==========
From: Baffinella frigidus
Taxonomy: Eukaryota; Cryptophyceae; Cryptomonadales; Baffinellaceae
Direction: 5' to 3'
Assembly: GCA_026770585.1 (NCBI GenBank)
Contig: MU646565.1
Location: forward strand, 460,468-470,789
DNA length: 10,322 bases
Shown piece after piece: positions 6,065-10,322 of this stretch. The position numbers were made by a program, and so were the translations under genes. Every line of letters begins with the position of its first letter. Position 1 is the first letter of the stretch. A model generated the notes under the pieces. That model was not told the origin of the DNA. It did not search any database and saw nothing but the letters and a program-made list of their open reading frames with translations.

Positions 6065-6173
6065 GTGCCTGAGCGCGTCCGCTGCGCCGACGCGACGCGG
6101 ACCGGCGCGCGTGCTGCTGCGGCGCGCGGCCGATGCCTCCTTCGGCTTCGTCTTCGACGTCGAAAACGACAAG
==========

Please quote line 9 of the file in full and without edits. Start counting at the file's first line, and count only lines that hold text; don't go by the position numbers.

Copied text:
Positions 6065-6173